In his second budget as Pennsylvania’s chief executive, Gov. Josh Shapiro has a chance not just to boost funding in the short term for Pennsylvania’s intellectual disabilities and autism (ID/A) community, but to establish long-term stability for these essential services. As the state’s rarely-met June 30 budget deadline approaches, and as the General Assembly already has an important bill before it, it’s time for Harrisburg to follow through on Mr. Shapiro’s promises.

There’s hardly a better, more humane use for the state’s billions of dollars in reserve funds.

Caring effectively for people with ID/A in Pennsylvania is a struggle because of absurdly low reimbursement rates — below $17 an hour — for direct support professionals (DSPs), who compassionately administer care that is often physically and emotionally exhausting. This has led to a massive staffing shortage, and a waitlist of over 13,200 people across the state. This includes 6,000 patients in the “emergency” category. They need help now — without it, families are desperately treading water to keep their loved ones safe and healthy.

Mr. Shapiro has promoted a plan to end this emergency waitlist within five years — and that is still a very long time for families to wait. This goal is only achievable with serious state investment to fulfill its legal duty to provide this care. Last year looked promising, until the General Assembly slashed a total of $370 million from the governor’s appropriation for the ID/A community.

This year’s budget is back to big promises, including $217 million in state funds to raise DSP reimbursement rates closer to competitive wages and $34 million to specifically cut down on the emergency waitlist. Another $266 million in federal matching funds will bolster these efforts. Support from key Senate Republicans is encouraging: This may finally be the year the ID/A community gets the support it’s been waiting for.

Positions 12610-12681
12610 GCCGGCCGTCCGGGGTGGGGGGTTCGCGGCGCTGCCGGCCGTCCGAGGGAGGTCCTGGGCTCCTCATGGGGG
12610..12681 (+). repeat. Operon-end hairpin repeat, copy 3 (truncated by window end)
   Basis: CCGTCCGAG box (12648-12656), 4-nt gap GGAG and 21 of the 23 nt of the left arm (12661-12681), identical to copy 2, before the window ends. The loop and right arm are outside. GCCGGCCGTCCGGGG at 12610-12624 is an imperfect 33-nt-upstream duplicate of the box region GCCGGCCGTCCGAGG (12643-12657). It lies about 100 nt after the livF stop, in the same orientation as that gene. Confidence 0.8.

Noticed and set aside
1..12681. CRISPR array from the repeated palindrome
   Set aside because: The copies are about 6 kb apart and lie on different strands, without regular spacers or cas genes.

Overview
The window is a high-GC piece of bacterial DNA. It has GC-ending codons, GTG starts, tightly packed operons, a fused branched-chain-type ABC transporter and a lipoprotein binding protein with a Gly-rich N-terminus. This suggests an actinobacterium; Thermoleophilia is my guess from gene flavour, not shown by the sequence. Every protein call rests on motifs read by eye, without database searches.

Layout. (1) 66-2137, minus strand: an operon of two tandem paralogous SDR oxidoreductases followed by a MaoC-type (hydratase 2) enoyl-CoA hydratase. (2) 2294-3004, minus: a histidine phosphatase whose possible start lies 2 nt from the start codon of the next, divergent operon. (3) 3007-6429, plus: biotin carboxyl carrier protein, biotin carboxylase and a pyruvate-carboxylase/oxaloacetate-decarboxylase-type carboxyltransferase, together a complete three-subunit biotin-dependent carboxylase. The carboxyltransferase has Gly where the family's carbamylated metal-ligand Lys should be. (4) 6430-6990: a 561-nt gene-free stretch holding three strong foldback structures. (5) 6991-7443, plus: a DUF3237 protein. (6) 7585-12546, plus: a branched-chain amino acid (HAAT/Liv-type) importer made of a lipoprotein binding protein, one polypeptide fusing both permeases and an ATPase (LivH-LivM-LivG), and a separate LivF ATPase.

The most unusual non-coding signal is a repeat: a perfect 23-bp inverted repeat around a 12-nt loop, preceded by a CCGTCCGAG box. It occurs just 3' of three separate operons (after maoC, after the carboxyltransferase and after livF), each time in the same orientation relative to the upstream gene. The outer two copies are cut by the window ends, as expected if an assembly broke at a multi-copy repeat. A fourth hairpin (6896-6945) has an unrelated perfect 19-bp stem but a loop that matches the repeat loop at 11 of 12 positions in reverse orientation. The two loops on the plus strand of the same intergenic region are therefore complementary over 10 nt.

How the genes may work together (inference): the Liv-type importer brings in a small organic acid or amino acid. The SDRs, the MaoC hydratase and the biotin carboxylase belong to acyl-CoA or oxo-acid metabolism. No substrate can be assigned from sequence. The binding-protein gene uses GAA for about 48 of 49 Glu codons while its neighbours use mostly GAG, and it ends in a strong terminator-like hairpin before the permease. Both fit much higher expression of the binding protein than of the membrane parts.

But long-term commitment to keeping reimbursement rates fair is the only way to achieve a truly sustainable solution. Mr. Shapiro has done well by embarking, last September, on the process of reevaluating DSP wages before the typical three-year cycle had completed. This demonstrated Mr. Shapiro’s understanding of the seriousness of the crisis, and provided important information for this year’s budget process.

However, the state’s methods for evaluating reimbursement increases remain vague and ill-suited to current labor market conditions. HB661, introduced by disability advocate and House Majority Whip Dan Miller, D-Mt. Lebanon, would index these pay scales to inflation. adjusting them every year. The bill has been idling in the Human Services subcommittee since March of last year. Full passage should accompany passage of Mr. Shapiro’s funding request, so that the ID/A community will not have to beg for Harrisburg’s care and attention every year.

Last year, the debate on private school vouchers for low-income families caused months of delays and budget compromises, leaving Pennsylvanians with ID/A behind. By passing new funding and long-term support for the ID/A community, the legislature can ensure that Mr. Shapiro’s commitment to vulnerable Pennsylvanians will outlast his time in office — and doesn’t become another unfulfilled promise.

First Published: June 25, 2024, 5:30 a.m.